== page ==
The recent Sigvaris appeals decision provides guidance to companies seeking to import products for handicapped or disabled persons and obtain duty free treatment under the Nairobi Protocol.

Sigvaris imported a number of different styles of compression hosiery, which is used to increase blood circulation, and claimed that the products should be entered duty free under the Nairobi Protocol, heading 9817 of the Harmonized Tariff Schedule of the United States (HTSUS).  Congress passed the Educational, Scientific, and Cultural Materials Importation Act in 1982, incorporating the Nairobi Protocol into U.S. law and eliminating import duties on items “specifically designed or adapted for the use or benefit of the blind or physically or mentally handicapped persons.”

Customs denied Sigvaris’ duty free claims and the company appealed to the U.S. Court of International Trade (CIT).  The CIT determined that Plaintiff Sigvaris’ “500 Medical Therapy Natural Rubber Series” were entitled to duty free treatment under Nairobi Protocol because these products were specifically designed for people suffering from upper-limb lymphedema, a condition sometimes resulting from a mastectomy that causes chronic swelling of the arm, which can limit the affected arm’s use. These high-compression series 500 sleeves and gauntlets were also specifically designed for and marketed to individuals who suffered from upper-limb lymphedema and that doctors prescribed the sleeves and gauntlets to treat the condition.  However, the CIT rejected the importer’s claim for an exemption on three other models of compression sleeves, saying their use in treating chronic venous disease, a circulatory disorder, did not qualify them as specialty items for individuals with disabilities. In reaching this conclusion, the CIT stated that “A physical handicap is a permanent physical impairment that substantially limits one or more major life activities such as walking or working.” The court went on to explain that the symptoms experienced in the early stages of CVD do not render a person physically handicapped within the meaning of the Harmonized Tariff Schedule of the United States (HTSUS). The CIT further explained that Sigvaris’ own advertising of its lower-compression Series 120, 145 and 185 compression garments touted their use in treating such conditions as fatigued legs from long periods of standing and prophylaxis during pregnancy, indicating any use of the sleeves for treating CVD would not include advanced stages of the disorder that might be accompanied by significantly impaired mobility.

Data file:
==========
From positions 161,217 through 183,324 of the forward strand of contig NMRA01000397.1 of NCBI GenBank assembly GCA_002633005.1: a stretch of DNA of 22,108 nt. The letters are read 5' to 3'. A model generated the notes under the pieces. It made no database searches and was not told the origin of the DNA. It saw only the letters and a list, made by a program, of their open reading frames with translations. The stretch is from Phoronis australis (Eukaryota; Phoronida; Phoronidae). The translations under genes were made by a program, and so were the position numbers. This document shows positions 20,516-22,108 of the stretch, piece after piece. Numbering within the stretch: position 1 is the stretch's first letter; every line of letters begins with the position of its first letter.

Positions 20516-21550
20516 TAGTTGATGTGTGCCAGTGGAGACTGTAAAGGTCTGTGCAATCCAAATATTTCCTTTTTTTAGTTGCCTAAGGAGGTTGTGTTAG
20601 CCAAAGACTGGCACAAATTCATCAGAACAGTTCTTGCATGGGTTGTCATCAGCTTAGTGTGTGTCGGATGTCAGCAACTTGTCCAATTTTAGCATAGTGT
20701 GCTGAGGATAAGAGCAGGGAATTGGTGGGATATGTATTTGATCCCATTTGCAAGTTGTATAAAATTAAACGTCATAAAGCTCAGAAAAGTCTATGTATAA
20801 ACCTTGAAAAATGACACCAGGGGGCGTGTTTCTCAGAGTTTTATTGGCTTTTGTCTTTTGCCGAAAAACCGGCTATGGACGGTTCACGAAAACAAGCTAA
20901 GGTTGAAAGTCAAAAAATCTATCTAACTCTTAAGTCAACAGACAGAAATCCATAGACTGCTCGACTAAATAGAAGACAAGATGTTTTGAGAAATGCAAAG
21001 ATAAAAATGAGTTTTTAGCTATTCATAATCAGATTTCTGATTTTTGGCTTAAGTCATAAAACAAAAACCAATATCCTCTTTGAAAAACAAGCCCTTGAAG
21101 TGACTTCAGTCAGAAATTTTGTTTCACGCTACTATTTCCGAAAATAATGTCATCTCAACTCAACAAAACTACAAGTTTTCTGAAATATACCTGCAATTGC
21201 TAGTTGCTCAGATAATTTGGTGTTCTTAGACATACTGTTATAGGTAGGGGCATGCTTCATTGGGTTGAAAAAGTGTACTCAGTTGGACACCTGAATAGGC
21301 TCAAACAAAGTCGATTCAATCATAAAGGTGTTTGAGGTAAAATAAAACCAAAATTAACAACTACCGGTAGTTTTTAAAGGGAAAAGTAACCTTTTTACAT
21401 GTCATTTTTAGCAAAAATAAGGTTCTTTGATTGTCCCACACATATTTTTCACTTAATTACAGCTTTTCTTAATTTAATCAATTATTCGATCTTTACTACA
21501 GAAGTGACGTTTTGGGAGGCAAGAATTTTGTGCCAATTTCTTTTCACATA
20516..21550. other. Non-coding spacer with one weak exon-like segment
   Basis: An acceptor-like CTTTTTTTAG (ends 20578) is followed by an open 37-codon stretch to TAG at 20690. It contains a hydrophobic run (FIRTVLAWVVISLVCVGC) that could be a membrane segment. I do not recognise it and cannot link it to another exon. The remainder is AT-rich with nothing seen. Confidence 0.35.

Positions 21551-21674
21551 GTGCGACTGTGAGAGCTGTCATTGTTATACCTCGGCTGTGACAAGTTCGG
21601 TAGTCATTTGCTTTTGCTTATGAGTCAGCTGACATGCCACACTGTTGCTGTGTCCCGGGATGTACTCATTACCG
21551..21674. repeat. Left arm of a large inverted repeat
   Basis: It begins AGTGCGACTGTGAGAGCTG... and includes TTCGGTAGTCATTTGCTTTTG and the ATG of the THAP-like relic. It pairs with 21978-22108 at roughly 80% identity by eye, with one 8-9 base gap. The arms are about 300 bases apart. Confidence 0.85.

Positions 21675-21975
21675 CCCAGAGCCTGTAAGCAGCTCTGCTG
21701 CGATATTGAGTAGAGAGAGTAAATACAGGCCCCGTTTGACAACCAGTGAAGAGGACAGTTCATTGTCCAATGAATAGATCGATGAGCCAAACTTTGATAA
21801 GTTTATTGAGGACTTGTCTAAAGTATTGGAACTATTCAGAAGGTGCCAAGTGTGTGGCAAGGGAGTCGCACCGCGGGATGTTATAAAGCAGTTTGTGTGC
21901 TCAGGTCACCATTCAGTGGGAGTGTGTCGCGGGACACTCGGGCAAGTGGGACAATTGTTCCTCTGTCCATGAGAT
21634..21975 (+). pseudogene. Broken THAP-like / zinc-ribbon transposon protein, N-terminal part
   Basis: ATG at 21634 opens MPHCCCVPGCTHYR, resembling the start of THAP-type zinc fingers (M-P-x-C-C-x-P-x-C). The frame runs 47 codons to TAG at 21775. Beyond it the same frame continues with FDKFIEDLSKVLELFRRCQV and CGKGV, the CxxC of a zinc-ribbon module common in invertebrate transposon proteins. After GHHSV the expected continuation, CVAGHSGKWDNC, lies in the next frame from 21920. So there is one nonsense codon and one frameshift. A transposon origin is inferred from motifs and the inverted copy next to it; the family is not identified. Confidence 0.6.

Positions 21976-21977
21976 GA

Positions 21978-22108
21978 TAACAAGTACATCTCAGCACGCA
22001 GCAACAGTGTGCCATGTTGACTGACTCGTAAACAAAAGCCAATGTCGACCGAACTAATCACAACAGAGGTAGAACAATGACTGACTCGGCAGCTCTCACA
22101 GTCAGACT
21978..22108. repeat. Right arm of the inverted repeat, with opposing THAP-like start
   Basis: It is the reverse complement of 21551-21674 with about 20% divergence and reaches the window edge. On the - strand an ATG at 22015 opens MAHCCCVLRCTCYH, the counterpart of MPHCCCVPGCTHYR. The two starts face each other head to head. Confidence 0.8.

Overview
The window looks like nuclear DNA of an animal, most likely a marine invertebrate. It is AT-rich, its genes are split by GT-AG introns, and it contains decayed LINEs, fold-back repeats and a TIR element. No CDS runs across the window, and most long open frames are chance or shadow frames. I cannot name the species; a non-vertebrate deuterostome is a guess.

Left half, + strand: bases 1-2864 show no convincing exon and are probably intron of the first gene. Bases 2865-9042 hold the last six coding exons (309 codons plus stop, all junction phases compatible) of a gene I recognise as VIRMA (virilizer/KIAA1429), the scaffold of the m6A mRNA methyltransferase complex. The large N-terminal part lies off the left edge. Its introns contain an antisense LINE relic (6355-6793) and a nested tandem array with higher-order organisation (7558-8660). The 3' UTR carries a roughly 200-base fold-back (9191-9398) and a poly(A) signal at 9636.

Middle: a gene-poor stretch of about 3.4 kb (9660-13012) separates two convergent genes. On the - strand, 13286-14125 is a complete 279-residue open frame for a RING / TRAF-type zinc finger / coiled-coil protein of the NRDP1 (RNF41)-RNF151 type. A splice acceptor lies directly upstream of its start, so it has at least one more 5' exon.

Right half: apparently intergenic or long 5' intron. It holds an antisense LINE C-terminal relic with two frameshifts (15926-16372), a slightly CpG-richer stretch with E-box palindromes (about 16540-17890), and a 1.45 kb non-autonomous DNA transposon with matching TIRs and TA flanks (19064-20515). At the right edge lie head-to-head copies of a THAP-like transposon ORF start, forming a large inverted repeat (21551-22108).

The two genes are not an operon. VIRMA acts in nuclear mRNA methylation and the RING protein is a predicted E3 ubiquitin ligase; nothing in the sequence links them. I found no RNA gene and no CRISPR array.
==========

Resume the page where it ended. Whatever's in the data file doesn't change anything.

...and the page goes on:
On Appeal of these three models, the U.S. Court of Appeals for the Federal Circuit panel said it needed to take a step further back to see if the circulatory disease was even the main usage of the compression gear. The panel found that the compression garments were instead created for a variety of usages, including helping people who sit for a long time, and weren’t specifically made for a physical disorder.  The court explained that “[a]lthough the Court of International Trade erred in its analysis, we conclude that it reached the correct result,” the Federal Circuit wrote. The Federal Circuit said that since the garments aren’t “specially designed” to treat a physical handicap, the products don’t qualify for an exemption.

For more information regarding your company’s imports and the applicability of the Nairobi protocol please contact us.